Hand-painting, Ink, Monoprint
23 × 16 × 0.8 in
4 in stock
I meet people. They tell me their stories. Mostly elders who no longer care if and how their stories will be judged. It seems more important to talk about happenings that for too long were shushed away, met with disbelief or indifference, or tabooed.
Being “White” is a social construct. How does this happen? What are the consequences of living such a construct? The demands of loyalty for “we”? And the price for our collective memory?
I think it needs courage and the willingness to listen without fearing the loss of one’s identity to overcome superficial encounters and stop those numbing efforts of indifference.
In my practice, I’m inventing new ideas, scenarios, and concepts while investigating the role of paper as well as the role of space and narrative. I’m curious about how to create spaces in which the concept of reading can become a new collective experience.
Newspaper painted in white printers ink, ink transferred onto page with onion skin, includes hand-drawn elements and handwriting.
I must have been about four when I dropped my doll onto the streets of my hometown.
An elderly man would pick it up and hand it back to me.
Thank you, sir! I was told by my parents to always be polite.
Only this time my parents told me otherwise.
Once back home I was spanked for calling him “Sir.”
You see . . . he was not ‘we,’
and you never say “Sir” to a ‘colored’ person.
I was corrected to never forget.
I was to stay the perpetual brat.
When I got angry you were my punching bag.
When I was bored, you were my entertainment.
I promised you equality like a carrot on a stick in front of your nose.
Your desperation proved my superiority.
Don’t you remember my secret little child, the times when I abused you, misused you, used you, used you,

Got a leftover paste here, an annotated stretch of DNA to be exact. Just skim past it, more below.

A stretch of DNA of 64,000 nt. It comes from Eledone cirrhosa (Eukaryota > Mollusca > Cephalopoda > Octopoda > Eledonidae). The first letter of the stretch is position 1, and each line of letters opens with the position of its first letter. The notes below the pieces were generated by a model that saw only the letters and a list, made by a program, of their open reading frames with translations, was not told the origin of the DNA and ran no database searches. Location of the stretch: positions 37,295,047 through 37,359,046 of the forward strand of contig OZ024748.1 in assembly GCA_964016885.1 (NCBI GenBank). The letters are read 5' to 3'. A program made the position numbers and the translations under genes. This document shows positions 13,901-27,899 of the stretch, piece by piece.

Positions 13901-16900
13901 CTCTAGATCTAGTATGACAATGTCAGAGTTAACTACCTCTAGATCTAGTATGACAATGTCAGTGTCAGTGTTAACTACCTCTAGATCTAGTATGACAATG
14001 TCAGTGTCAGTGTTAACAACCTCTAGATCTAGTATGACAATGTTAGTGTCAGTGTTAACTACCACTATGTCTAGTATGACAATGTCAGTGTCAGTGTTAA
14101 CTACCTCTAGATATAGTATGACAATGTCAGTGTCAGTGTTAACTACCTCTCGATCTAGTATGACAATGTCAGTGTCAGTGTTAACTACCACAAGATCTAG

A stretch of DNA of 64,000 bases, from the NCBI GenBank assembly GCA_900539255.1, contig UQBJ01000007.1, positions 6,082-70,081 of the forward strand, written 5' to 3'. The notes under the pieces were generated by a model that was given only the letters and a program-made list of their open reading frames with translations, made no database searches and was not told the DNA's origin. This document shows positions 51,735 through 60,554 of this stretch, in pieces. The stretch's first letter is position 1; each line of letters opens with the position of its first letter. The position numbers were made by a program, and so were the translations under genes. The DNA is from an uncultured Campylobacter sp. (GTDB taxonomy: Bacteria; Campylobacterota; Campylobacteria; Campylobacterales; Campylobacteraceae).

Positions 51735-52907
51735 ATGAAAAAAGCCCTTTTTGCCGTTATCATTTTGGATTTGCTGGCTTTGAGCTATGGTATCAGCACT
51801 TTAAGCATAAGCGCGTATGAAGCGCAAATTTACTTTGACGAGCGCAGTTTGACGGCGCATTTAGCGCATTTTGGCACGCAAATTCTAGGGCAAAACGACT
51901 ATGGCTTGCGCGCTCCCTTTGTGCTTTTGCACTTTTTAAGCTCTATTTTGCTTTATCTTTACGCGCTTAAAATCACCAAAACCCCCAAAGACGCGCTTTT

So that you can save me right?
The day I called you “Sir’ faded. What lingered was some ‘unjust’ pain.
Without memory. Asking to be vindicated.
“They” became such an easy thing to say to put me in my place.
To fill this nagging emptiness when I felt left behind.
A lifetime later,
Every day on my way home we greet each other. The first time: I remember it very much, you sitting on that bench-I was taken away by your face. You wouldn’t be anything but a sweetie! Since that day we keep an eye on each other, caring.
It’s the intimacy of the streets where we share our life stories.
I’m affected, yes.
But how can I be?
I don’t wish to put us through the pain of what I made me become.
See I’m still protecting me.
It took me a lifetime to understand my helpful politeness to ease your pain as ignorance.
To listen to you, to grant you my ear, to grant me your heart means to connect with my atrocities.
The corruption I complied with, all in the jolliest, friendliest spirit.
OVER & OVER
AGAIN AND AGAIN
I thought I would lose everything dear when the slapping hand struck.
The shame I felt after I called you “Sir”.
It was easier to betray myself.
What am I but a painful reminder of someone once beautiful and kind?
Institutional Collectors: Library of Congress, The College of Saint Benedict and Saint John’s University, University of California at Irvine (UCI), Herzog August Bibliothek Wolfenbüttel, University of Miami